Program Owner Start-Up Guide

To get started, sign in and familiarize yourself with the The Crowdcontrol Navbar. Using this toolbar, you will be able to navigate through the platform to perform tasks such as adding new team members, updating the Program Brief, and managing the Submissions Page.

Step 1 - Invite team members to the program

Each Crowdcontrol role provides different visibility and job responsibilities for each member of your team. You can assign appropriate role for your team members based on the tasks you want them to perform. These roles may be adjusted at any point during your program.

For information about adding new team members, see adding team members.

Step 2 - Assign a team member to monitor the program

It is important to understand that although Crowdcontrol makes it easier to run a bug bounty, your program requires consistent attention. Having at least one individual on your security team assigned to monitor the program is highly recommended. Running a bug bounty program is not the same as turning on a generic scanner whose results can be ignored until there’s time to address them or a penetration test which delivers results on a predetermined date. Neglecting researcher submissions will do you no favors, and will undermine the potential success of your program.

Step 3 - Make your organization aware of the program

Running a bounty program doesn’t stop at that one person who’s been managing the day to day of the program. It’s also critical that the entire organization is aware of the bounty program, and policies are in place across departments.

You should have processes in place to ensure the timely processing and remediation of found issues, as well as prioritization guidelines over existing work. This will likely require working directly with multiple project owners, developers, and so on. And while it’s most important that the technical folks are well informed and directed, it’s also important that you understand the extent to which this will affect other departments. For example, marketing or sales folks should be aware of testing on public website forms, customer service folks should be prepared to field related questions, etc.

More Info: For more info on this topic, review the process of the Bug Bounty Lifecycle.

Step 4 - Review your attack surface

Before getting started, know your attack surface. Initiate extensive audits of your apps and libraries to help you understand where and how you’re vulnerable, and identify what is most important to your business.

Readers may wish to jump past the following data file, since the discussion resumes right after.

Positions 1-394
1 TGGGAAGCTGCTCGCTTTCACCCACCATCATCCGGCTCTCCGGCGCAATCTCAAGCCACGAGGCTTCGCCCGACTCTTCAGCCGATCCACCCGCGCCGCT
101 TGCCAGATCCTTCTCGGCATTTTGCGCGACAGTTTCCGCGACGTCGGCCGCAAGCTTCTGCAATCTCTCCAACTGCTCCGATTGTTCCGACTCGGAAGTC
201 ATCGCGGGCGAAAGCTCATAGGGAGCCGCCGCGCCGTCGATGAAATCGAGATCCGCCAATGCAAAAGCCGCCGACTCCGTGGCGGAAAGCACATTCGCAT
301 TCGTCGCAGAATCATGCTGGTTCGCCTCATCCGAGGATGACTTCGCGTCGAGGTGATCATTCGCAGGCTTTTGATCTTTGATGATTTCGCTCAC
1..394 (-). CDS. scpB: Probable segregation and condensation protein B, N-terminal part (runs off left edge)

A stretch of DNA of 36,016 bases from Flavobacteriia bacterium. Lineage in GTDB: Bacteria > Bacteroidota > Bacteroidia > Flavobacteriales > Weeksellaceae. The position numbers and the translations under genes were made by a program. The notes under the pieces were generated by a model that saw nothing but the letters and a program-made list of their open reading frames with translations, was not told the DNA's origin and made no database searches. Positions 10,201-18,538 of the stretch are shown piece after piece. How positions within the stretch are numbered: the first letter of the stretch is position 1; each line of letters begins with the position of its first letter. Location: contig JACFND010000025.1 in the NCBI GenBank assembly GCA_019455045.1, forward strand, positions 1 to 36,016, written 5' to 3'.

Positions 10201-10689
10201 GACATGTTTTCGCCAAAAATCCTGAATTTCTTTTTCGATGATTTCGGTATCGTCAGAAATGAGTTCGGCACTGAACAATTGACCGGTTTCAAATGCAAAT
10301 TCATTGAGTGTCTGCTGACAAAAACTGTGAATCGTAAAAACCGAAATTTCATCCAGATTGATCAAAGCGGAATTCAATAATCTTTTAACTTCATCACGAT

Step 5 - Build your bounty program brief

Although Bugcrowd will assist you with this process, we always recommend you take the first step in building the initial framework of your bounty brief. By going to our Public Programs list you can see examples of bounty briefs. To edit your brief, navigate to the Settings tab on the Crowdcontrol toolbar.

More info on building a great bounty brief:

Step 6 - Import known issues

Prior to the launch of your program, import all known issues into Crowdcontrol using a properly formatted CSV file. It is important for Crowdcontrol to identify these known issues to help filter any incoming duplicate submissions upon the launch of your program.

More Info: To learn more about importing known issues, review the Known Issues Imports page.

Step 7 - Set up integration

Crowdcontrol has the ability to integrate with a number of different applications, depending on your business needs. We recommend integrating your ticketing system and SSO (single sign-on) application first. Ticketing integration will help streamline the ‘need to fix’ vulnerability notification process directly to your development team.

For information about how to integrate your ticketing system, see Jira or Trello.

For information about how to integrate your SSO application, see OneLogin, Okta, or Ping Identity.

Now that you have gone through our Program Owner Start-Up Guide, we recommend that all users who will be working within Crowdcontrol review the User Start-Up Guide.